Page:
Here are some suggestions that may help.  Meet with your principal or a friend to discuss specific situations that stir up your anger.  Seek counsel that may give you insights and solutions to the problem.  Identify the student(s) who push your buttons and determine a plan of action for the next attack.  For instance, you may decide that “Johnny—or Joni” will be placed out in the hallway anytime you feel anger building toward his/her behavior.   It’s better for the student to have “time out” than for you to lose your cool.  You may discover that your discipline has not been methodical and consistent within your classroom.  Correcting this may relieve the tension and regain the control needed.
    Discipline is never you against the students.  Rather it is the student against the rules or the students against your position (teacher).  You are simply the policeman who writes out the ticket and gives the student what he has earned.  Your emotions should not be involved.  It is your responsibility to train your students. Teachers never "get back at a student."  That is a child's approach.  As an adult, you are to "train and reprove" and lead the student into more mature actions and thinking.  Keep short accounts--don't let anger build.  Pray for students who irritate you.  Practice a controlled response privately when there is no conflict--rehearse for the real thing until the response feels more natural. With God's help and your steadfast determination, you can overcome discipline issues in your classroom.

Dear God, Make me like you--patient, loving and firm.  Give me the courage to discipline with purpose rather than anger. Teach me to act out of responsibility rather than react out of personal rights!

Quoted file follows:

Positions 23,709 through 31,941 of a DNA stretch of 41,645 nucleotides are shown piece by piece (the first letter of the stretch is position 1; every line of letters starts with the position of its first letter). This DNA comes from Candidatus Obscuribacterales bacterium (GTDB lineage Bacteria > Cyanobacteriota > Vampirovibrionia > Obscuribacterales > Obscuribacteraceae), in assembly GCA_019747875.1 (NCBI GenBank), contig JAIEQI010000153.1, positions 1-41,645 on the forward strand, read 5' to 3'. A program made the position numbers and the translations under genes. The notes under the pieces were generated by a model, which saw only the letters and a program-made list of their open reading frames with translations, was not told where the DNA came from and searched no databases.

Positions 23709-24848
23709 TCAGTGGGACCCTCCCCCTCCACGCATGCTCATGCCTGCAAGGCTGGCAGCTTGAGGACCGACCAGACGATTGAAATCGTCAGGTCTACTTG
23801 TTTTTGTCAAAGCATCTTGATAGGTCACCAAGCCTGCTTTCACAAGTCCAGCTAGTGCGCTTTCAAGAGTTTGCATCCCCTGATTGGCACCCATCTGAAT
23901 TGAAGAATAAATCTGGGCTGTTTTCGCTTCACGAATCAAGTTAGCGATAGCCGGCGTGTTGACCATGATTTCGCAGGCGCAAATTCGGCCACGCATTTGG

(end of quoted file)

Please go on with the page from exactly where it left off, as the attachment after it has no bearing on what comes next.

Ephesians 4:2-3 Be completely humble and gentle; be patient, bearing with one another in love. Make every effort to keep the unity of the Spirit through the bond of peace.

     The atmosphere of your classroom will be determined by your attitude.  A principal can feel the difference in classrooms when walking through the hallways.  There are joyful, fun-loving teachers; strict, no-nonsense teachers; diligently detailed teachers; and quiet, gentle teachers.  All of these personalities can be successful in the classrooms.  But a teacher with a negative attitude, whether they are angry, unforgiving, uncaring, uninterested, or arrogant, will have difficulties with discipline.  
    Jesus told us that the greatest leaders among us would be great servants (Matthew 23:11).  A teacher is a servant.  We are called to serve, to teach, and to share the knowledge that God has so graciously allowed us to learn.  Teachers must never have a proud spirit. Our age, education, and experience have equipped us. We must approach our classroom with humility, but also with confidence knowing that God has supplied us with a message to teach.